Why blaming Congress in Bihar is a red herring
The Rashtriya Janata Dal (RJD)-led Mahagathbandhan (MGB) failed to get a majority in Bihar despite getting almost identical vote share as the National Democratic Alliance (NDA) in the state. Multiple theories have been given from within the MGB fold to explain the loss. In its first press conference after the results, the MGB leadership accused the Election Commission of India (ECI) of having cancelled postal ballots which were in its favour in various assembly constituencies (ACs). However, it did not provide details of such cancellations. ECI has dismissed such allegations. Dipankar Bhattacharya, the general secretary of the Communist Party of India Marxist-Leninist (Liberation), said that the MGB would have performed better had the Left parties been given more tickets than the Congress. The seat distribution within the MGB was 144, 70 and 29 for the RJD, Congress and the Left. In an interview to ANI, senior RJD leader Shivanand Tiwari took potshots at Rahul Gandhi , blaming the Congress for the MGB’s performance.
An HT analysis suggests that the real picture could be far more complicated.
Has the Congress really underperformed in Bihar?
The Congress managed to win 19 out of the 70 ACs it contested in these elections. In 2015, it won 27 out of the 41 it had contested. Compared to 2015, 2020 looks like an underperformance. However, the 2020 numbers need to be seen in the context that it was the Congress’s second best performance, both in terms of seats and strike rates, in the state since 1995. When seen from the historical perspective, it can be said that both the 2015 and 2020 performances of the Congress were more a function of the alliances it entered into rather than its actual support. Any political party rooted in Bihar, the RJD included, would have known the Congress’s actual strength before sealing the alliance. So, why did the RJD entertain the Congress at all? That leads to another question.
Why were the elections so close in Bihar this time?
The simple answer to this question is a fragmentation of the NDA’s upper caste support base. The CSDS-Lokniti post-poll survey for Bihar – it got the seat shares wrong, but its vote share predictions of 39%-36% for MGB-NDA were not very off the mark – shows that the NDA’s support among upper caste voters was perhaps the lowest since the 2005 October assembly elections in the state.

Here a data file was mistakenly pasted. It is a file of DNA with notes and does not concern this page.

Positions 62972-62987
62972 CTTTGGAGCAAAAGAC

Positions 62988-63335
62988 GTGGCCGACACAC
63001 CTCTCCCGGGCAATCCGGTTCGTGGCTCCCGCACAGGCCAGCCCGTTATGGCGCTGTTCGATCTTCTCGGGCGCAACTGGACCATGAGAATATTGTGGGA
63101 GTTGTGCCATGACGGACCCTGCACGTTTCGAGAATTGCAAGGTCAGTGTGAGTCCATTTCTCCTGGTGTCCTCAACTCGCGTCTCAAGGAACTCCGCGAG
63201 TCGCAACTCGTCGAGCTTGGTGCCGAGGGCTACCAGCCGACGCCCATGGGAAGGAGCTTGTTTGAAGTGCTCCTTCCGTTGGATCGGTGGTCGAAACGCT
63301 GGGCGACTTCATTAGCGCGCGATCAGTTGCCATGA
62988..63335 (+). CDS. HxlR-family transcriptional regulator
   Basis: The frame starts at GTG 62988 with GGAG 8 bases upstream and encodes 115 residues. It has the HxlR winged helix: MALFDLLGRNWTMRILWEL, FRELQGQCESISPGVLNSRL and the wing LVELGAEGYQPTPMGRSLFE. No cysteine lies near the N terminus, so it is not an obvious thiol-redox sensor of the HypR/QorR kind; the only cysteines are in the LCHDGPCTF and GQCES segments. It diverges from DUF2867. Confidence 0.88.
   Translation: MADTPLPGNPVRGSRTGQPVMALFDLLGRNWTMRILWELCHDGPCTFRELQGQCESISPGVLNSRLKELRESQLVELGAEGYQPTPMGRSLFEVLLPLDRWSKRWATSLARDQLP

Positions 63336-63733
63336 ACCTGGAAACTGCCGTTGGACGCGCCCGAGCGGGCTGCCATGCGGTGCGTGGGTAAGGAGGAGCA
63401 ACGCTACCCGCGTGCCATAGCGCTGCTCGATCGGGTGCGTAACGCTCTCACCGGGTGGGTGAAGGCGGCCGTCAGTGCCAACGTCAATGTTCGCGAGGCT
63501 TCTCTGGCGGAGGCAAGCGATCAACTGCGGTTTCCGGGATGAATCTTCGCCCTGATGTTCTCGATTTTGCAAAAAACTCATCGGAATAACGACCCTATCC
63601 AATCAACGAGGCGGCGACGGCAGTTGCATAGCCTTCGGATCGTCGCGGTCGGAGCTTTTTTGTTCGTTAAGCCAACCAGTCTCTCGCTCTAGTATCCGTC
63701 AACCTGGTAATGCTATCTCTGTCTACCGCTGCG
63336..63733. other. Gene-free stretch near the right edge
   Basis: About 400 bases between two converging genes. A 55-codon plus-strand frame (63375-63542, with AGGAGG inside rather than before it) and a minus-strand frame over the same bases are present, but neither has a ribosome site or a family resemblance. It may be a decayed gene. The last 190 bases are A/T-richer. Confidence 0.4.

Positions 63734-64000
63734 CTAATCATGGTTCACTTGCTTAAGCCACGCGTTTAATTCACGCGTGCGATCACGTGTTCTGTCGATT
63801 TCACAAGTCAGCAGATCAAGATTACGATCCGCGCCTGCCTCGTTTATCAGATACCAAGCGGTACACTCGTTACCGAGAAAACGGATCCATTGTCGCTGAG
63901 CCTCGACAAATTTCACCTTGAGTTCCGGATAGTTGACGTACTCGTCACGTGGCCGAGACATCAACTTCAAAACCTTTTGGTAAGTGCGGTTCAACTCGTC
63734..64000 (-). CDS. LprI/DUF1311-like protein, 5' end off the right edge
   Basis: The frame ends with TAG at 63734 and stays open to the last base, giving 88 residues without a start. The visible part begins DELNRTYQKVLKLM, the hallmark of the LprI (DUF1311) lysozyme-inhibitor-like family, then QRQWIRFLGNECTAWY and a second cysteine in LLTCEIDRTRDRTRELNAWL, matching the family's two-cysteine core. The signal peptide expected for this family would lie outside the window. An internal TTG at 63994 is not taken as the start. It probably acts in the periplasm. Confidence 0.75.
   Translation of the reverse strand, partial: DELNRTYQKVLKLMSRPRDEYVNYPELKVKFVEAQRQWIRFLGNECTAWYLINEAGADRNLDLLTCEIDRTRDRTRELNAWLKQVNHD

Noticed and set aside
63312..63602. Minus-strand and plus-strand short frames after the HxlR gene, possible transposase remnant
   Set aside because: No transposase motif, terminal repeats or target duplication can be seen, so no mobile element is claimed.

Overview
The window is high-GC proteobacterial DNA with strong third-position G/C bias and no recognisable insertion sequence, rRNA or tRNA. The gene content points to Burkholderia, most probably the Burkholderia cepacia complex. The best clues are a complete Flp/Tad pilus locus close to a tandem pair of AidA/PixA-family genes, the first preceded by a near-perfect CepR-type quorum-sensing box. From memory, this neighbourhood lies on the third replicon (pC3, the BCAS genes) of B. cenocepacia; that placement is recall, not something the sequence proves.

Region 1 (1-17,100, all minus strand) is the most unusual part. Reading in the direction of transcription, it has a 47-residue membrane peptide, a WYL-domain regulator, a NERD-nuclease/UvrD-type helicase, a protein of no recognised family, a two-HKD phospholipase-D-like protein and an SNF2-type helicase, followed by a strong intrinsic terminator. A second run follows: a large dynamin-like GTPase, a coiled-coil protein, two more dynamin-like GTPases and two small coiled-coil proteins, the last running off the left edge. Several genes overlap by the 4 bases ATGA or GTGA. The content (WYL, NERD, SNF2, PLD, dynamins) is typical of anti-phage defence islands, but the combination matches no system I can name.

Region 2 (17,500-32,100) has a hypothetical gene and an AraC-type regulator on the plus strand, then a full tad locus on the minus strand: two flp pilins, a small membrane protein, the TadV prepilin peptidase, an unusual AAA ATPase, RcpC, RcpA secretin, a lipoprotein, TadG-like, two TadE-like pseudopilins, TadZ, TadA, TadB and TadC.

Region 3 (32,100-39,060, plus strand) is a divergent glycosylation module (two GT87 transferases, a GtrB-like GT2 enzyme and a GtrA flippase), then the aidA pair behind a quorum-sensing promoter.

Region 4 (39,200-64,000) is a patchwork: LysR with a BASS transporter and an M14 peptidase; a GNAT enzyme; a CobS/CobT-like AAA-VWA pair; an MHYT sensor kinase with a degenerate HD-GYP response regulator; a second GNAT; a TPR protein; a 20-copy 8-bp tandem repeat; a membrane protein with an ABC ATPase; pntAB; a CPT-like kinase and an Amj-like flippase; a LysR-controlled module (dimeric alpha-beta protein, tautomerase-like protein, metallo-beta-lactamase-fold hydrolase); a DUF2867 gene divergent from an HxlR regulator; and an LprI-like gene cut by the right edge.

Findings of the 2020 Lokniti post-poll survey show that the NDA had a support of 52%, 51%, 55% and 59% among Brahmins, Bhumihars, Rajputs and other upper castes in the state. The weighted average is likely to be less than 55%. The 2015 post-poll survey by Lokniti found more than 80% upper caste support for the NDA. This number was 65% and 56% in the October-2005 and 2010 assembly elections.
Lokniti findings also show that the Lok Janshakti Party (LJP) was the main factor for the fragmentation in the NDA’s upper caste support base in these elections.
Congress is the RJD’s upper caste appeasement agent in Bihar
It is among the anti-NDA upper caste voters that the Congress was the most effective in the 2015 elections. Information collected by the Trivedi Centre for Political Data at Ashoka University shows that 17 out of the 41 candidates fielded by the Congress in the 2015 polls were from the upper castes. This number was just 8 out of 101 for the RJD. 13 of Congress’s upper caste candidates won in the 2015 polls compared to just five on the RJD’s ticket. Things did not change much in 2020. 29 out of the 70 candidates fielded by the Congress were from the upper castes. The RJD fielded just 23 in the 144 ACs it contested. The Congress’s role as an upper caste party in the alliance becomes clearer when one looks at the share of upper caste candidates among non-Muslims and non- Scheduled Caste (SC)/non-Scheduled Tribe (ST) candidates. This number was 81% in 2015 and 66% in 2020. While most parties field SC/ST candidates from reserved constituencies, Muslims are mostly fielded from ACs where they are in significant numbers.
Obviously, if the RJD had a wider support beyond Yadavs and Muslims, then it would not need the upper castes and the Congress.
Would it have helped if the Left had a bigger share in the alliance?
The Left parties, especially the CPI(ML), said that giving more seats to the Left parties instead of the Congress would have helped the MGB improve its performance in the assembly. Is there merit in such assertions? The strength of the combined Left block has risen to the highest since 1995 assembly elections. Many, including this author, have argued that the Left was more successful in championing the economic justice rhetoric of the MGB. However, an analysis of 2010 and 2015 election results shows that the MGB seat distribution in 2020 did follow some logic. Left parties have had a much higher vote share in the 29 ACs they contested this time than the 214 they did not contest this time. This means that the Left parties were given ACs where they have had some historical traction. A pre-2010 comparison is not possible because AC boundaries changed after the 2008 delimitation.
What the Congress needs to realise?
While it is unfair to blame the Congress for the MGB’s poor showing, it does not make the former any less irrelevant in the state’s politics. If the Congress intends to revive itself as an upper caste party in the state — the purpose it has served in the 2015 and 2020 polls — then its central leadership would do well to cultivate a set of local leaders who acknowledge this realpolitik requirement and plan accordingly.